The NMCA is open to all makes and models and several Mustangs and Mopars were actually a part of Team NMCA, so it isn't a Chevy versus Ford thing but sanctioning body versus sanctioning body. The Shootout makes for some fun racing and allows the competitors one more chance to put a little extra money in their pocket and garner some bragging rights-that is until next year's Nitto Tire Shootout. Sit back and enjoy the Chevy highlights of one of the largest street legal races of the year.
Dave Hutnik gets up on the bumper with his ’02 Camaro SS, which is entered in Xtreme Street. The class restricts cars to true 10.5-inch tires, conventional engine combinations, and, as you see here, no wheelie bars. A Bill Trovoto Racing (BTR) 523ci big-block Chevy engine utilizes a single stage of nitrous to run this Camaro into the low 8s at over 170 mph.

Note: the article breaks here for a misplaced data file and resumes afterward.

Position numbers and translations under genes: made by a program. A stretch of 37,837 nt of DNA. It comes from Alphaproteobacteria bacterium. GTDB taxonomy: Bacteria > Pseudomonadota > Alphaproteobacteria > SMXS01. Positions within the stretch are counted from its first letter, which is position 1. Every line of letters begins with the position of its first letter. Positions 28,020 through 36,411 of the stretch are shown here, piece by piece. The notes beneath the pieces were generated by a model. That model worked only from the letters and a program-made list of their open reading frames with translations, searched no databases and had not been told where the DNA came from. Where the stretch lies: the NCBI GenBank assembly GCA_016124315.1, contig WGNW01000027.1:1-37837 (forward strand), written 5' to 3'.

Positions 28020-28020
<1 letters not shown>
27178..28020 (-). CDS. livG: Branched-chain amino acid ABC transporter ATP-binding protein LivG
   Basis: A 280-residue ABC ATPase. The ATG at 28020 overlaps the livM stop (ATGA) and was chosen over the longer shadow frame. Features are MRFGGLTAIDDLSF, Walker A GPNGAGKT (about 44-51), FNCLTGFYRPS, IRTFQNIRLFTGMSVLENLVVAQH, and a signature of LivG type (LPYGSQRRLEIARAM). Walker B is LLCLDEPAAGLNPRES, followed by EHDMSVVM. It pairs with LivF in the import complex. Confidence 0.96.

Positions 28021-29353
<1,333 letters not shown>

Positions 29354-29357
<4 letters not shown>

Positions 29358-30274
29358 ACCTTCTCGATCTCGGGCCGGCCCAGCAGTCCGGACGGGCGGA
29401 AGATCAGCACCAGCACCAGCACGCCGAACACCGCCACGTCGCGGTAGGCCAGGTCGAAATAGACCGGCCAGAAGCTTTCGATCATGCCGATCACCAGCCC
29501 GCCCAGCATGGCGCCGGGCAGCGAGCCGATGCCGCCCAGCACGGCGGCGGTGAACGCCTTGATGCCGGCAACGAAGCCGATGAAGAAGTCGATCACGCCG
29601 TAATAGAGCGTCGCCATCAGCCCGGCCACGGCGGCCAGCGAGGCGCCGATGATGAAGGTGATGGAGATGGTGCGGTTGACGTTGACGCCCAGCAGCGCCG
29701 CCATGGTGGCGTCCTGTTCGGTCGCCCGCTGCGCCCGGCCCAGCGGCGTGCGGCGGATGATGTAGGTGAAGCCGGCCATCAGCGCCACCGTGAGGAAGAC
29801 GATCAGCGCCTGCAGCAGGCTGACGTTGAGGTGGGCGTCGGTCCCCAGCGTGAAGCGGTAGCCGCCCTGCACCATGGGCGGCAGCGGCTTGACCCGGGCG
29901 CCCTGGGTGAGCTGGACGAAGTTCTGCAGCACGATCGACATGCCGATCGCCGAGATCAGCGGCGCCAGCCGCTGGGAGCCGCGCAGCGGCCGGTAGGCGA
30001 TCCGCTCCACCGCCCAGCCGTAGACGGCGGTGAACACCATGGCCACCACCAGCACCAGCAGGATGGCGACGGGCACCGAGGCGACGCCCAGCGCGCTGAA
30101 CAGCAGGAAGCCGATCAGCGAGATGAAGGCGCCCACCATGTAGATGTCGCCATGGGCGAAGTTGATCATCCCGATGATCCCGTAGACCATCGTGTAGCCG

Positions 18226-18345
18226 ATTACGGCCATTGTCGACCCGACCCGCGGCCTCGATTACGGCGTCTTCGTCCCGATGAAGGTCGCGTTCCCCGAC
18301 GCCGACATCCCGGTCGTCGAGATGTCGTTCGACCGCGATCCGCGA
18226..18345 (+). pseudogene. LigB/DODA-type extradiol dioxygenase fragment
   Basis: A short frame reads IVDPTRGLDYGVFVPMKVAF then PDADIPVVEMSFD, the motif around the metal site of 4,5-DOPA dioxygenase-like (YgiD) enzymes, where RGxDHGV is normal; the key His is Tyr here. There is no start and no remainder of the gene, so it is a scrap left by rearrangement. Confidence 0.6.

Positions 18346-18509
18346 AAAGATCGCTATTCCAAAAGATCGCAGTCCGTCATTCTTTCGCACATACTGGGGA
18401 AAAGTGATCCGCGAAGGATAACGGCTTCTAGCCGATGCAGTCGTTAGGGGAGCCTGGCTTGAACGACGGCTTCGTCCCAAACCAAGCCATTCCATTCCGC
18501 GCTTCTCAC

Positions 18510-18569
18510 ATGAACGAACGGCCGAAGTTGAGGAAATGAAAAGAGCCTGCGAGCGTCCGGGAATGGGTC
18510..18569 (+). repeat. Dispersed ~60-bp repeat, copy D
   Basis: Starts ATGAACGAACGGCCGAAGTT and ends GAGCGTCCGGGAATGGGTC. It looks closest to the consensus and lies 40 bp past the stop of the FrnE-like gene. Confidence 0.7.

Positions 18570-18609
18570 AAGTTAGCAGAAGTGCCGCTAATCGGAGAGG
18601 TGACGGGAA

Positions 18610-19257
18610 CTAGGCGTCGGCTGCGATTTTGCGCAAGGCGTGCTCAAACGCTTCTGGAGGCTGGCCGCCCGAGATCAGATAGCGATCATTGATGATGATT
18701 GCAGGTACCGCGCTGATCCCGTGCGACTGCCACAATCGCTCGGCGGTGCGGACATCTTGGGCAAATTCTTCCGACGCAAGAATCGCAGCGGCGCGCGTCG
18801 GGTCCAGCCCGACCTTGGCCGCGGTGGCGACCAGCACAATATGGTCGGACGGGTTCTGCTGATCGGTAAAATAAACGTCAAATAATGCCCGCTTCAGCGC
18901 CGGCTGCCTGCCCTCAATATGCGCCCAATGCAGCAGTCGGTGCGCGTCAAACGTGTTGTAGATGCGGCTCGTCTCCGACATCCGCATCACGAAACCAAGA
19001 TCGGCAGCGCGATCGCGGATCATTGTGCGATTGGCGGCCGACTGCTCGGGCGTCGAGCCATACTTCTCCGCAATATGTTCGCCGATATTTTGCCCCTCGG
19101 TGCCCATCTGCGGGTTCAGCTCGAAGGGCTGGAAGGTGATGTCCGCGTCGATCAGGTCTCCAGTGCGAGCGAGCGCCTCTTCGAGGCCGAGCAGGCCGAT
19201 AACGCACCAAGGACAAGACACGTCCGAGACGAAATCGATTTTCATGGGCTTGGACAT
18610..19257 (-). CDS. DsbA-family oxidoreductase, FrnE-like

It is safe to say John Sullivan's Pro Street car is not a numbers-matching ’69 Camaro RS/SS. The only numbers that matter with this ride are e.t. and mph results! The reality is that this Camaro is a carbon-fiber replica built strictly to go really, really fast. The roots-blown big-block was our pick to win Pro Street thanks to the 6.09 run in qualifying and a 6.06 at 236 mph in round one of eliminations. Tire shake in round two slowed the Camaro to a 6.51 and Sullivan was eliminated. The full field of 16 cars was one of the quickest fields in class history.
Nostalgia Pro Street is where real cars live with steel bodies, chrome trim, and big engines that run on a single stage of nitrous oxide. Hard work and dedication by the NPS racers has taken the class to mid-to-low 7s with speeds hovering around 190 mph. That is cruising for 3,200-pound muscle cars!